I spent my time very comfortably at Forster's: the people all perfectly sociable and civil, and not too much so. They pressed me a good deal to stay longer; which I should have done, had it not been for Wilson's going to Scotland. I took down some papers, and read to him what I have written about the Religious Sanction. The evening before I came away, I happen'd while we were riding out together to mention that I should take it very well for the sake of expedition if I had 5 or 6 pupils who were initiated in my principles to whom I should give so many parts of my plan to execute under my eye. Upon that he proposed my giving him such a part, for him to execute. I was confounded at a proposal so unexpected: I had pg 157not insincerity enough to make line speeches; so that I scarce knew what to say. However as I found him disposed to work under my direction, I took advantage of it to propose to him a work which he might undertake upon a more independent footing. This was the rationale of the Laws of debate in public assemblies, deduced from the principle of utility. I open'd the subject to him a little: enough to let him see and to make him acknowledge that it was a fine field for speculation, one that he may very well find his account in engaging in, and that lies particularly within his competence. The knowledge of Parliamentary affairs that he has imbibed during the course of his index-making operations gives him a greater fund of materials than almost any other man could have to set out with.3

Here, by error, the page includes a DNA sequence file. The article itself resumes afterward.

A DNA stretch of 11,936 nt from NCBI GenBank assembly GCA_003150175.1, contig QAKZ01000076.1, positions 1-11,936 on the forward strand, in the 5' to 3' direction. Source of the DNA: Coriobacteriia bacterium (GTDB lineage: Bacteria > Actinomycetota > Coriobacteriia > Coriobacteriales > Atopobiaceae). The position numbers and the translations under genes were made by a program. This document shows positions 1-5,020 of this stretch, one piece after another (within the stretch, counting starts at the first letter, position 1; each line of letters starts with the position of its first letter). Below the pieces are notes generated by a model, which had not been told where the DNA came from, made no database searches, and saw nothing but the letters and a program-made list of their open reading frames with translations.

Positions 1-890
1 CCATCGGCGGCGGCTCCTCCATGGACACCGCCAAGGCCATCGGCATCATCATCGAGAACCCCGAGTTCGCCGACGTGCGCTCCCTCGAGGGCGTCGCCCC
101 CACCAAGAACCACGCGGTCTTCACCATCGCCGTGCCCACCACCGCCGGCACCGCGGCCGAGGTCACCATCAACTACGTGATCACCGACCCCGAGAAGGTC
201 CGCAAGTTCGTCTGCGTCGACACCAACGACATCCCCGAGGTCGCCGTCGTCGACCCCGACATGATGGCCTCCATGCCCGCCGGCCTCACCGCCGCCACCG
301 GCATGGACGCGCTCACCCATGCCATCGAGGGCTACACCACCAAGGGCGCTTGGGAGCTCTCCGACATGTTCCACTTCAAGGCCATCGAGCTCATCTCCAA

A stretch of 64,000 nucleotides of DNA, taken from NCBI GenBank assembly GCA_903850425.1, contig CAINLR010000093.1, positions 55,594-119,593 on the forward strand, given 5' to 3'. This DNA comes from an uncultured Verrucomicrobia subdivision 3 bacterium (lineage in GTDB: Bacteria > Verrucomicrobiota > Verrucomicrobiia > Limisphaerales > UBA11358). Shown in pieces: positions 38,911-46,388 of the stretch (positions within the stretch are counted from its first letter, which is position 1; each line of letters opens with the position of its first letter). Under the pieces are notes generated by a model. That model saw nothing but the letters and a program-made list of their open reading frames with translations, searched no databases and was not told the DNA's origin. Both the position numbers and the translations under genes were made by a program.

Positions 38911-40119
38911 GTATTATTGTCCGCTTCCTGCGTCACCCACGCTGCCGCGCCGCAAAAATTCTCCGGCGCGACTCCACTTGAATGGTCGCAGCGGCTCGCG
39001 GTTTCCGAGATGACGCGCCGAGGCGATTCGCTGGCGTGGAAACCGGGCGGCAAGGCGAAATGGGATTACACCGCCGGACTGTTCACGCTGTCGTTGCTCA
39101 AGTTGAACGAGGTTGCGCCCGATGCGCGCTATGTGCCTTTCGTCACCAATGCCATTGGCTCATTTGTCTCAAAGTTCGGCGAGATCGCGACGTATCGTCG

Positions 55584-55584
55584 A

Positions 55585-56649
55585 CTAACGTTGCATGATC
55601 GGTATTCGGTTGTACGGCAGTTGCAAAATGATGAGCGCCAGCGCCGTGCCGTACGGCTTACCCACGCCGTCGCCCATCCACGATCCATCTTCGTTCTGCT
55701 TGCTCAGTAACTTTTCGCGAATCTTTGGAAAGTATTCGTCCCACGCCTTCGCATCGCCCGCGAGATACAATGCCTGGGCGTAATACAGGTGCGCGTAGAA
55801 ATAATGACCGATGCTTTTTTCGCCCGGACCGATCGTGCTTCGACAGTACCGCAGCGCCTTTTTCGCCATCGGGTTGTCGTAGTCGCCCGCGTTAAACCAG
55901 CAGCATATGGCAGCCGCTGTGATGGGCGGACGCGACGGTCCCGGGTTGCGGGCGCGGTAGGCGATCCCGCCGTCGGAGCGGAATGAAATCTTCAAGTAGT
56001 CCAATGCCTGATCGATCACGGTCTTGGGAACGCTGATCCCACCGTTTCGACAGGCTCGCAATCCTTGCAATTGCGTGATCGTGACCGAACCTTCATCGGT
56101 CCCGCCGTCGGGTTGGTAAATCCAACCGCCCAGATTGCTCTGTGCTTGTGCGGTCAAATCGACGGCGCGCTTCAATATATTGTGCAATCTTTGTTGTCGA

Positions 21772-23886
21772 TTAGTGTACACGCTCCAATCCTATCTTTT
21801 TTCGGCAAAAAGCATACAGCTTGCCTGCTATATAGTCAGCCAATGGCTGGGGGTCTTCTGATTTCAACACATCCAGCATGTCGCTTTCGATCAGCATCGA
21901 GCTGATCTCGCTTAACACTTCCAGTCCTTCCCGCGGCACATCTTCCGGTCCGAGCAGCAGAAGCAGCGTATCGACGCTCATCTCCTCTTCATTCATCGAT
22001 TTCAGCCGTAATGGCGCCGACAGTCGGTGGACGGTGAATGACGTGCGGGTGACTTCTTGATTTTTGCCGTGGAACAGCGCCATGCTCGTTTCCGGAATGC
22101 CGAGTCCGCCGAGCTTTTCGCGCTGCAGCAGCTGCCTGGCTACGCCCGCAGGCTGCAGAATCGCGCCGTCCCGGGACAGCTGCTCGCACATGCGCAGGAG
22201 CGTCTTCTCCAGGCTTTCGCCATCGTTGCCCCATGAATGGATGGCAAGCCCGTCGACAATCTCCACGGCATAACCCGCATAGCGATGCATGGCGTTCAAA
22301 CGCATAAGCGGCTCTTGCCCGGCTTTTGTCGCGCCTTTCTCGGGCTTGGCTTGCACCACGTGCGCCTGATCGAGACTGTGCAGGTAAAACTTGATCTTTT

If by great accident any news for you to talk about should happen to come to my ears I will send it you: but at present all we have to talk about is what the great folks with you have been doing or rather leaving undone. There is not a soul here can conceive the shadow of a reason for Keppel's foregoing a certainty of engaging in expectation of a chance: and we hear various accounts which concur in giving us to understand that people in the fleet are as much at a loss about it as we are. In particular the Lieutt. of the Milford I think it is is named on this occasion: the frigate who was between the two fleets employ'd in making signals.4 But you have had the whole tale of it from your Landlord or rather Water-lord B. of the F.5 If you do not give me a monstrous deal about it by this post, I would not be in your shoes for sixpence.

Wilson's boils are better, and he talks now of setting out on Sunday.

Aug. 14th 1778.


* The hog means news for himself: but I mean pus for thine own use.

Notes Settings


Editor’s Note
269. 1 B.M. II: 221–222. Autograph. Docketed: 'I.B. Augt. 14th 1778.'
Addressed: 'Mr. Samuel Bentham / at the Fountain / Plymouth Dock.' Postmark: 'AV..'.
Editor’s Note
2 The words here placed in square brackets are in Wilson's hand.
Editor’s Note
3 This seems to be the earliest reference to what became Bentham's Essay on Political Tactics (published in part, 1791; Bowring, II, 299–373). We do not know whether anything came of the proposal that Forster should work on this under Bentham's direction.
Editor’s Note
4 The Milford was a 25-gun frigate commanded at Ushant by Captain Sir William Burnaby.
Editor’s Note
5 John Bazely, Captain of the Formidable, flagship of Vice-Admiral Palliser (cf. letter 245, and n. 3). Samuel was evidently now on board as a volunteer.